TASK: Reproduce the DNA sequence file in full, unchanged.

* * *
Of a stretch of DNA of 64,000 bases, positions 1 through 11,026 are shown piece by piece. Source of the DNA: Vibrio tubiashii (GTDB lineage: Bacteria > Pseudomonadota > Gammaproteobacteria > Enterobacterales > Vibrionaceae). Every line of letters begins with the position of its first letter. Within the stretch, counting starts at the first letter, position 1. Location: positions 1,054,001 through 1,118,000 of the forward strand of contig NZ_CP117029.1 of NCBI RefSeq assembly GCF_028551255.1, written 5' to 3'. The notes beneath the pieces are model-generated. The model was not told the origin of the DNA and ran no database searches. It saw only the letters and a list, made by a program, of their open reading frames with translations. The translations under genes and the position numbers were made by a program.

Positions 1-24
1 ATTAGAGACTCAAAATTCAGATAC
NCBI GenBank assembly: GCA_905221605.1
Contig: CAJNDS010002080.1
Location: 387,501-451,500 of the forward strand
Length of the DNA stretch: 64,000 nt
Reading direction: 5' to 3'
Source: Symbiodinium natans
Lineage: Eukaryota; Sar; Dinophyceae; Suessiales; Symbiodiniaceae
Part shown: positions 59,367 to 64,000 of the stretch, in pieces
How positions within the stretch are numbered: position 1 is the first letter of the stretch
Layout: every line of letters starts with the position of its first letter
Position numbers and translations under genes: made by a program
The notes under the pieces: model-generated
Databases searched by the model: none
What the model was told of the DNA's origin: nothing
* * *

Of a stretch of DNA of 64,000 bases, positions 1 through 11,026 are shown piece by piece. Source of the DNA: Vibrio tubiashii (GTDB lineage: Bacteria > Pseudomonadota > Gammaproteobacteria > Enterobacterales > Vibrionaceae). Every line of letters begins with the position of its first letter. Within the stretch, counting starts at the first letter, position 1. Location: positions 1,054,001 through 1,118,000 of the forward strand of contig NZ_CP117029.1 of NCBI RefSeq assembly GCF_028551255.1, written 5' to 3'. The notes beneath the pieces are model-generated. The model was not told the origin of the DNA and ran no database searches. It saw only the letters and a list, made by a program, of their open reading frames with translations. The translations under genes and the position numbers were made by a program.

Positions 1-24
1 ATTAGAGACTCAAAATTCAGATAC
NCBI GenBank assembly: GCA_905221605.1
Contig: CAJNDS010002080.1
Location: 387,501-451,500 of the forward strand
Length of the DNA stretch: 64,000 nt
Reading direction: 5' to 3'
Source: Symbiodinium natans
Lineage: Eukaryota; Sar; Dinophyceae; Suessiales; Symbiodiniaceae
Part shown: positions 59,367 to 64,000 of the stretch, in pieces
How positions within the stretch are numbered: position 1 is the first letter of the stretch
Layout: every line of letters starts with the position of its first letter
Position numbers and translations under genes: made by a program
The notes under the pieces: model-generated
Databases searched by the model: none
What the model was told of the DNA's origin: nothing